Each handoff introduces a potential error point where mistakes in translation can occur. The most common errors occur during translation handoffs but they are common even in update events.
Why do handoff errors occur?
Errors are introduced in the development cycle due to imprecise communication. This miscommunication can be compared to the errors introduced in the party game “Telephone.”(2) Even the best intentions cannot prevent them.
How do you minimize handoff errors?
If handoff errors cannot be fully prevented how then do you minimize them?
- Minimize translation handoffs: As covered in previous posts use of models enable handoffs between roles using a single source of truth.
- Build verification activities into translation handoffs: Verification of the design intent between transformative handoffs. Use of test suites and verifying against requirements. (Note: this requires that the requires are written in a clear fashion)
Note: Regression testing can be used for update handoffs.
- Minimize hands offs: Through the use of models the total number of handoffs in the development process can be reduced.
- Stress clarity in communication: Clear communication begins with well-written requirement documents and continues with documented models. Send engineers to classes on requirements writing and reading, enforce coding standards that promote understandable models.
Communication errors will occur during the design process; our objective is to minimize them. They range from famous, like the Mars orbiter metric/English crash to the more prosaic, like recipes that write “salt to taste” (3) in giving a recipe. By stressing the 4 ways to minimize handoff errors the total development time and costs can be minimized.
- Non-transformative handoffs include things such as design reviews or migration of code into a compiler chain.
- The cartoon image is from http://www.smbc-comics.com/. Thank you to the author, Zach Weinersmith, for his permission to include it.
- The problem with “salt-to-taste” is that many modern cooks avoid the use of salt and, as a result, end up with bland food.
What does it mean to empower engineers? A base definition found through ever handy Google, is
Empowering engineers to adopt Model-Based Design fits into this base definition like a hand in glove. But how do we extend beyond the base solution? So what can we do to tailor the adoption empowerment?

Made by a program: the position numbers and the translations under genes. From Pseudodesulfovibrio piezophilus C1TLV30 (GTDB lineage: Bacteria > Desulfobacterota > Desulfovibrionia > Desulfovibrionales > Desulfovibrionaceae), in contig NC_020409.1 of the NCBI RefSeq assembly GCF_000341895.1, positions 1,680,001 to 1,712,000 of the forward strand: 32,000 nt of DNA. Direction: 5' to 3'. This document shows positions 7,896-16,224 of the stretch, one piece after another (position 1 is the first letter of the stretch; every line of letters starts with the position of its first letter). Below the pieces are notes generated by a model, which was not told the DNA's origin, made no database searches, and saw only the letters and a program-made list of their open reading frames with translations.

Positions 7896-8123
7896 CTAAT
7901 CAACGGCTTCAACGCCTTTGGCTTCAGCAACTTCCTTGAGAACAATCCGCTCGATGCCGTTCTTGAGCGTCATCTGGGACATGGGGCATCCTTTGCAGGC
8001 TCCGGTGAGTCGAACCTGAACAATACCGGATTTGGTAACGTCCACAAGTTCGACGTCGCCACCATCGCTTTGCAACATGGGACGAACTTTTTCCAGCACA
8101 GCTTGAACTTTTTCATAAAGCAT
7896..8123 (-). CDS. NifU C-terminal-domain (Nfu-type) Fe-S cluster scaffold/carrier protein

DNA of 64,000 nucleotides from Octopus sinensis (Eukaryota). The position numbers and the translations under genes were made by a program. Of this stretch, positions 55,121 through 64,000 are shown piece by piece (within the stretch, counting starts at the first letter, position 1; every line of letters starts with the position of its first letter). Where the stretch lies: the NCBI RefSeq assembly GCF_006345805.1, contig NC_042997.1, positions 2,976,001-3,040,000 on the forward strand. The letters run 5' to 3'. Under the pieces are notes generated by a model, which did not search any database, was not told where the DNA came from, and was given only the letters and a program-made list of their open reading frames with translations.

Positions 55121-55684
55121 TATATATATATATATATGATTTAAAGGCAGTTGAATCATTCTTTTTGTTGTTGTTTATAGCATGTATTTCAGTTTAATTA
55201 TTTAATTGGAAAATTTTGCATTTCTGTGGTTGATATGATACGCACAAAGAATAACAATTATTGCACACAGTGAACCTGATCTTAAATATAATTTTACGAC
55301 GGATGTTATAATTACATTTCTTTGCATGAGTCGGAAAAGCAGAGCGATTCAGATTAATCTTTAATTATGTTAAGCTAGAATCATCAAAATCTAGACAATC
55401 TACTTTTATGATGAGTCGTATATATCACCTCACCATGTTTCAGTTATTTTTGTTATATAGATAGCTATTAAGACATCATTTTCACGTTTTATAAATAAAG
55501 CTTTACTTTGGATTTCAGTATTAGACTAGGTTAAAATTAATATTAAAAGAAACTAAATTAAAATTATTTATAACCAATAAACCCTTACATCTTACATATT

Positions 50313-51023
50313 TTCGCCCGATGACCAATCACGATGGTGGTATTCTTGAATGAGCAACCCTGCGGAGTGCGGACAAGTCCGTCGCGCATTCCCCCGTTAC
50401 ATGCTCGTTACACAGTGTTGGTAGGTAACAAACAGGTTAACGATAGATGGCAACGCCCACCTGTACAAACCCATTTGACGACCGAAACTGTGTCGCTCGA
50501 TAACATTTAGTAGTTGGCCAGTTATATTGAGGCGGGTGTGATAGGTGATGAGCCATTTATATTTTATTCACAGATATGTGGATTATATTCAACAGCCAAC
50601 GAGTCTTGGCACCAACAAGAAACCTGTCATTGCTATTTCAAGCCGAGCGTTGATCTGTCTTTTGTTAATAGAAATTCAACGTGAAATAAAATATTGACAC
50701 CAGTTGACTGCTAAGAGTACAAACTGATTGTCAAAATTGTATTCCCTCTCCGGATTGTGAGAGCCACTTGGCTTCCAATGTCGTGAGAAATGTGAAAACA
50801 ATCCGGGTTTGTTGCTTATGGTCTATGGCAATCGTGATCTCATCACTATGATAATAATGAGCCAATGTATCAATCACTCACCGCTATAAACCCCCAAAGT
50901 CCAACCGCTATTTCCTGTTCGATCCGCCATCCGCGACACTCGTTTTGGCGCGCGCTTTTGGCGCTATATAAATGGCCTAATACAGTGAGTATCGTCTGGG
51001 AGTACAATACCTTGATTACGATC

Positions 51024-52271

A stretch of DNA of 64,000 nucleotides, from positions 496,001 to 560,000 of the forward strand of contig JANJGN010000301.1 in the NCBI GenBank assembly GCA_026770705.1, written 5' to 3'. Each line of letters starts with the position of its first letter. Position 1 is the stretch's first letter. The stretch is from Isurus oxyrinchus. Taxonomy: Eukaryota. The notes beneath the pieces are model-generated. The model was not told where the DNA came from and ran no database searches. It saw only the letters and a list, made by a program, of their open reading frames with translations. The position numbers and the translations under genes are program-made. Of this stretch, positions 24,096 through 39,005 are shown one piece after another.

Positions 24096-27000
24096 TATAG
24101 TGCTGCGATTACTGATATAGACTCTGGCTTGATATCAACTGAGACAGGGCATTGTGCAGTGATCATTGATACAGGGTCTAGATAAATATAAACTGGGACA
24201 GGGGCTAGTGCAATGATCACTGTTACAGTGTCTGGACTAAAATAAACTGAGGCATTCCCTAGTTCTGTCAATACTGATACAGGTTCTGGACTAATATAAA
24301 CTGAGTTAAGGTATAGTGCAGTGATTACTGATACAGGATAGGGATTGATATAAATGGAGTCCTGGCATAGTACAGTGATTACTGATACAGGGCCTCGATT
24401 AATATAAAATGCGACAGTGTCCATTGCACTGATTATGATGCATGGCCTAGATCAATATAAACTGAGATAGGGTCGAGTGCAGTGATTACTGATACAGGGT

Support phase 1
As already covered, the Model-Based Design roadmap first phase is an initial research and proof on concept phase. How is this supported? There are three methods of support
- Education: Both formally through training and informally through readings such as this blog.
- Time: The initial research stage takes between 1 and 3 months depending on the existing level of knowledge. Successful adoption of MBD processes requires dedicated time by the establishment team.
- Failure: The scope of the initial adoption phase should not be on a critical path. The establishment team needs the leeway to make mistakes during their initial investigation.
The ongoing support consists of 3 factors
- Specialization of tasks: engineers and software architects should be allowed to work in their domain. Requiring everyone to learn all tools and steps in the workflow creates an unnecessary burden.
- Provide the required tools: Not every engineer needs every tool. However, identifying the tools required and providing them to the engineers will enable them to quickly do their required work
- Automate: where possible automate common tasks. Nothing is more demotivating than the requirement to perform repetitive tasks.
Empowering engineers to adopt and use Model-Based Design is little different from any other process. The central difference is in the initial adoption phase where the Education, Time and Failure requirements exist.
I have no connection to Santa Cruz college. I just couldn’t resist the “slug support team” for part of this post.
By some estimates, fault detection and the subsequent error handling averages between 30% and 50% of the algorithmic code for embedded systems. However, despite the high percentage of code devoted to fault detection the literature devoted to this topic is less commonly read.
In a previous video post, Fault Detection, I looked at common patterns for fault detection algorithms and decomposition between fault detection and control algorithms. In this post, I will cover the validation of fault detection algorithms.
Requirements: the validation starting point
To begin, the fault detection algorithm should have an independent requirement specifying what conditions constitutes a fault.
The example above is the requirements for an engine temperature fault monitoring system. It defines what is monitored and the severity of the faults. Importantly it does not define how fault detection system will be implemented.
Fault system implementation
Once the requirements are written and validated for correctness, the fault system can be implemented.
In this case, I implemented the fault detection algorithm as a Stateflow chart. Noise in the signal was handled by using a debounce variable “delta” to bouncing between the InitETM and MoveToFault modes.